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I'm trying to generate a lazily iterable collection of Vigenere cipher keys of length r. I'm aware of itertools and the permutations() method. However, this generates keys such as ABCD, ABCE, ABCF... but it will never do something like AABC.

So basically, I need tuples or strings of characters that aren't repetitive (that is, a repetitive key can be cut in half to get two identical halves), but can contain duplicate characters. Good example: AABABA, not AABAAB.

How can I create such a collection that won't generate keys like this, and is lazily iterated so I don't blow up my RAM when I want to explore keys longer than 3 characters?

share|improve this question
You mean "can't cut the key in half to get two identical halves"? – Edwin Jan 18 '12 at 0:24
Maybe it sounds ambiguous but I mean to say that "repetitive" means that you can do such a thing. – 2rs2ts Jan 18 '12 at 0:25
It's not ambiguous, it's contradictory. First you say not repetitive (so AABAAB won't work), then you say you can cut the key in half and get two identical halves (so AABAAB would work). Your example supports the former. Just asking for clarification. – Edwin Jan 18 '12 at 0:29
I think the OP means that repetitive == can cut into equal halves and that strings should not be repetitive, as the examples suggest. – katrielalex Jan 18 '12 at 0:35
I'll change it, in that case. – 2rs2ts Jan 18 '12 at 0:35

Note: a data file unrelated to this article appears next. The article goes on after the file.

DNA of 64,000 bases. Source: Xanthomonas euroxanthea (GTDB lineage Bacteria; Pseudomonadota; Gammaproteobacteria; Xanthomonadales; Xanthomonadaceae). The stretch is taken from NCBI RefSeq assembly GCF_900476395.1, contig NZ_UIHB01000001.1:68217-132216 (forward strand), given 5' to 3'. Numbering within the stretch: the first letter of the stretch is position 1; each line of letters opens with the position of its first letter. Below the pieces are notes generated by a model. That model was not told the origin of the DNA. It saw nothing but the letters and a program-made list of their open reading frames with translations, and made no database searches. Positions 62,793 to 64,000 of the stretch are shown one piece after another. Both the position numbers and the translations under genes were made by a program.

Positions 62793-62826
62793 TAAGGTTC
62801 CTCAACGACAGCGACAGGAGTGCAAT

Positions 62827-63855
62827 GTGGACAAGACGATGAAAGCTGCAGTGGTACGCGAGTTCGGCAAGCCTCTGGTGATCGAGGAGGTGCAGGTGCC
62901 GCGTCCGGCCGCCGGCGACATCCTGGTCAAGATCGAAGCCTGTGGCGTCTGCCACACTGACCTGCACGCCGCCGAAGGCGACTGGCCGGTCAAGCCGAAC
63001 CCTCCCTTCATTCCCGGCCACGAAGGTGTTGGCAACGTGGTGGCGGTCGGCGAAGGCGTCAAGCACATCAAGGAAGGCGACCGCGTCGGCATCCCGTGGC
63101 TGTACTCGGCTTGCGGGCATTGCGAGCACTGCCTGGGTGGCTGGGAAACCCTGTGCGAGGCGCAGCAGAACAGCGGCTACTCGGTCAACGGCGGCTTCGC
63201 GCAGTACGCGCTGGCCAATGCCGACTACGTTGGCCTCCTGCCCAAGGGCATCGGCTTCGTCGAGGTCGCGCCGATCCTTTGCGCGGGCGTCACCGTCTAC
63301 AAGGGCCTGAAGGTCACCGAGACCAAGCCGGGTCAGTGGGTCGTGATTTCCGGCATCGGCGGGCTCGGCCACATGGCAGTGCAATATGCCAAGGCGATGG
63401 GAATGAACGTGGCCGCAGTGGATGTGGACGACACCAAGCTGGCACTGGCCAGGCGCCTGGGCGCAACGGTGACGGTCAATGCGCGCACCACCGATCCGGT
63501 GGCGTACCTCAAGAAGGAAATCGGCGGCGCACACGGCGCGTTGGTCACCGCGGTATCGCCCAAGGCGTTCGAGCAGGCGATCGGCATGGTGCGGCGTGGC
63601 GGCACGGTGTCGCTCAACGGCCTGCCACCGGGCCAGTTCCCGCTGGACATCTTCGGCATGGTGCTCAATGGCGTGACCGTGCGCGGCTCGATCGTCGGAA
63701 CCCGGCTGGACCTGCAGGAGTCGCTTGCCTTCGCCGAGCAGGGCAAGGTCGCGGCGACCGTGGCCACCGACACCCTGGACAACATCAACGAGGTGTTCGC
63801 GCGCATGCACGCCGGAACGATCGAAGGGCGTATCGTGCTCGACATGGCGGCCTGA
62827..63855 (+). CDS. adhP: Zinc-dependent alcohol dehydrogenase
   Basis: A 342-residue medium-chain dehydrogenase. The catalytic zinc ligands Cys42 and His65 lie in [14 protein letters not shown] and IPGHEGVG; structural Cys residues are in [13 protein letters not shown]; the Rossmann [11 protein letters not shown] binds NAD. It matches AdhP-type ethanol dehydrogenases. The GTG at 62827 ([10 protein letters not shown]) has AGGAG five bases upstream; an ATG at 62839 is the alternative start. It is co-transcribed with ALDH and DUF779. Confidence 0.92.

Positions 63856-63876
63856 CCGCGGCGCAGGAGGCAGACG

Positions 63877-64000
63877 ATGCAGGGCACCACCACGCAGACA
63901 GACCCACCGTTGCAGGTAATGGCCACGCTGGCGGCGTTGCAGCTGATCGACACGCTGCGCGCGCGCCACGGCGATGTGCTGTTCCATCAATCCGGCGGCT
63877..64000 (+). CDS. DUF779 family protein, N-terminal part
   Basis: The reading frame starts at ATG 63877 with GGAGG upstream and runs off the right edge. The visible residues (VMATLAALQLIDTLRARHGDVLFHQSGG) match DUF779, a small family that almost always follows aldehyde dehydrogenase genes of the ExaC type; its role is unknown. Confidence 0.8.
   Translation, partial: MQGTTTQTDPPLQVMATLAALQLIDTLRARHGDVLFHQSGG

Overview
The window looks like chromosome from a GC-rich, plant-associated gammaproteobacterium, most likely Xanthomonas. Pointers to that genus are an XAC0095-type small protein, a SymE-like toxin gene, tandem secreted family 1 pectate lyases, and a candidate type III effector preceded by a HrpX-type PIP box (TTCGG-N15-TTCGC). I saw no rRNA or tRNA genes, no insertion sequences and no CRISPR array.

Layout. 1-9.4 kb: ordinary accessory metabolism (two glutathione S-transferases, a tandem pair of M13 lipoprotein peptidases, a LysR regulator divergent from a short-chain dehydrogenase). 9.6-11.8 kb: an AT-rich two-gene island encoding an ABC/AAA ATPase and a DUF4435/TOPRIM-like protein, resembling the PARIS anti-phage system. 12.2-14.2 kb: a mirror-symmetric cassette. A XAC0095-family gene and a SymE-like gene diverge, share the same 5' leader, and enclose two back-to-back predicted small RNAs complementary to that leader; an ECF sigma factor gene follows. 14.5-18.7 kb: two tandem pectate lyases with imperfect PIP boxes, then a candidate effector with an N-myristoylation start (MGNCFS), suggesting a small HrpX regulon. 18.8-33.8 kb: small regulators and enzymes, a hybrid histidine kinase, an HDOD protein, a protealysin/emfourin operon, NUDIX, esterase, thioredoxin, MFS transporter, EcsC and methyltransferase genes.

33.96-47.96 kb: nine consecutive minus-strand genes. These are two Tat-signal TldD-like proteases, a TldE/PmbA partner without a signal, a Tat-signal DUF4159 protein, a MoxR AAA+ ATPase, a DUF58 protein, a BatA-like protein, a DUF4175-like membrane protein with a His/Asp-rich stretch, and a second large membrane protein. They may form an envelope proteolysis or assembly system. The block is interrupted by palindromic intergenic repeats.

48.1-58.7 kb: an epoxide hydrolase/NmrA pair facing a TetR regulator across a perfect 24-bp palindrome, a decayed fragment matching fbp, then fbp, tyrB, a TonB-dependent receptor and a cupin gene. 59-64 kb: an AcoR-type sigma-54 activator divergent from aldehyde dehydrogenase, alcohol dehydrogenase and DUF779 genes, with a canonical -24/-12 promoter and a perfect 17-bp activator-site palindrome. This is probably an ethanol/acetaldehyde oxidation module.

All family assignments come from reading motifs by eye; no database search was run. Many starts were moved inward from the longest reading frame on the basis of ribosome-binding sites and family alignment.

up vote 4 down vote accepted
("".join(s) for s in product(alphabet, repeat=n) if s[:n//2]!=s[n//2:])

EDIT: fixed up thanks to @PetrViktorin

share|improve this answer
You can use n instead or len(s). Also, use the // operator for integer division. – Petr Viktorin Jan 18 '12 at 0:35
@PetrViktorin: oopsie, yes, thanks. – katrielalex Jan 18 '12 at 0:36
I get a TypeError: 'int' object is not iterable. – 2rs2ts Jan 18 '12 at 1:05
Is alphabet what you think it is? It should be an iterable e.g. a string or a list of characters. – katrielalex Jan 18 '12 at 8:27
It works for me. One of your names is not defined right: either alphabet is not an iterable or product is not itertools.product. – katrielalex Jan 25 '12 at 23:06

It sounds like you want to use itertools.combinations_with_replacement(). On top of that, you can write a generator around that to filter out the ones you don't want.

share|improve this answer
+1. Very nice, never needed that although I use itertools frequently. Seems to be exactly what @agarett wants. – ChristopheD Jan 18 '12 at 0:28
Unfortunately not right, since combinations are sorted. – katrielalex Jan 18 '12 at 0:30
I see how it creates all the combinations but I don't know how to write such a generator. While iterating through keys I could just check to see if the first half equals the second half, but if that could be magically avoided I would prefer that. – 2rs2ts Jan 18 '12 at 0:38

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